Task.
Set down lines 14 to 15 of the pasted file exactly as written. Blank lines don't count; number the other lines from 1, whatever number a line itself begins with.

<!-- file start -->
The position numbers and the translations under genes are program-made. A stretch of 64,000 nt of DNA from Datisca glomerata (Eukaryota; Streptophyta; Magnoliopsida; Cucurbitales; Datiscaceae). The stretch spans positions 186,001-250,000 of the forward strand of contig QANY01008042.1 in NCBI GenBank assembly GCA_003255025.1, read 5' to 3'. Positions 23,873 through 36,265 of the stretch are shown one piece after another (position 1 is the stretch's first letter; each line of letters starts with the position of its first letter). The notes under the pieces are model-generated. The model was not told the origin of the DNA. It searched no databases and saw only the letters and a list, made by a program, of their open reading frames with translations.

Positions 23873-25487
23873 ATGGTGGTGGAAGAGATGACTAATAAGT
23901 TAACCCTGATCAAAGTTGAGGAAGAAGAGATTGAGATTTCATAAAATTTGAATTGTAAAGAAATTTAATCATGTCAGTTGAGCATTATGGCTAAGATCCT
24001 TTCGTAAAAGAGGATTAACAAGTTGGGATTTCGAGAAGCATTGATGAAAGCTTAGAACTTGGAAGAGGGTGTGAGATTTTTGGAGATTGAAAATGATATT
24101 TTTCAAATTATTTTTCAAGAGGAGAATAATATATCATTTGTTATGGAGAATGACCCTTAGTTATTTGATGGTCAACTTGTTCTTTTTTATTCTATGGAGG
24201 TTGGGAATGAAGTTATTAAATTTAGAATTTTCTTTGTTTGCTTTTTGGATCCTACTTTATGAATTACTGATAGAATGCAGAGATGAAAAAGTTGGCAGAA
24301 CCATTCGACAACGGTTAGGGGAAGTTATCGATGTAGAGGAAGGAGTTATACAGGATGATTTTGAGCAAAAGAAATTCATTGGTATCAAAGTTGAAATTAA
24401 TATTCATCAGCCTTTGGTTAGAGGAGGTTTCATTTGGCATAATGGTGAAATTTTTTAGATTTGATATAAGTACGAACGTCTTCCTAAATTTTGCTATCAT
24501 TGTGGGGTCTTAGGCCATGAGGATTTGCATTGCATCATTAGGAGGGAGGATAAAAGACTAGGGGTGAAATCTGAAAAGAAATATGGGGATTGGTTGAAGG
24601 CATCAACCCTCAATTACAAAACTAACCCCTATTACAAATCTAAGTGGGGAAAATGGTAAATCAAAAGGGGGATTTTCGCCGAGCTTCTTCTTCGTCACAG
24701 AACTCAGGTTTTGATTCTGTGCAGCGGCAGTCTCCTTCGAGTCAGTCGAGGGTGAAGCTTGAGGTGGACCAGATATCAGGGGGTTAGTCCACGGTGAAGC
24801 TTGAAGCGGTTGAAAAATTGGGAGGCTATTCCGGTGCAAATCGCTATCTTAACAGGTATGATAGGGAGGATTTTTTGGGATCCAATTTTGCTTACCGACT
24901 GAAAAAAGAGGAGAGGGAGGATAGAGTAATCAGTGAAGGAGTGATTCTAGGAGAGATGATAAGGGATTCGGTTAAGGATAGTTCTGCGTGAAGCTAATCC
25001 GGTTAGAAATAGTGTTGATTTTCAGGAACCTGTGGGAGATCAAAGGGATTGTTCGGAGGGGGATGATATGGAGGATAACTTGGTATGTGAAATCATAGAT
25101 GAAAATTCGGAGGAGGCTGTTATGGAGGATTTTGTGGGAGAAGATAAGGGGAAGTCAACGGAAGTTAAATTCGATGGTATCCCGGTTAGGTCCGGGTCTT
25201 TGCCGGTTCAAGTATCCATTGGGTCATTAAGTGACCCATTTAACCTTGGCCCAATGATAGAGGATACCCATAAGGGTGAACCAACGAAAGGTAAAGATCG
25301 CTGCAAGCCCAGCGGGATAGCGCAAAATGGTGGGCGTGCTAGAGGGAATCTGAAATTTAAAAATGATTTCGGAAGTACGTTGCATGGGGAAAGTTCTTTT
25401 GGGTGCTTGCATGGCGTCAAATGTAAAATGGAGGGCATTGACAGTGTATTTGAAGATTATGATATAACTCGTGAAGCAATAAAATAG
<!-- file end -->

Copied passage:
24901 GAAAAAAGAGGAGAGGGAGGATAGAGTAATCAGTGAAGGAGTGATTCTAGGAGAGATGATAAGGGATTCGGTTAAGGATAGTTCTGCGTGAAGCTAATCC
25001 GGTTAGAAATAGTGTTGATTTTCAGGAACCTGTGGGAGATCAAAGGGATTGTTCGGAGGGGGATGATATGGAGGATAACTTGGTATGTGAAATCATAGAT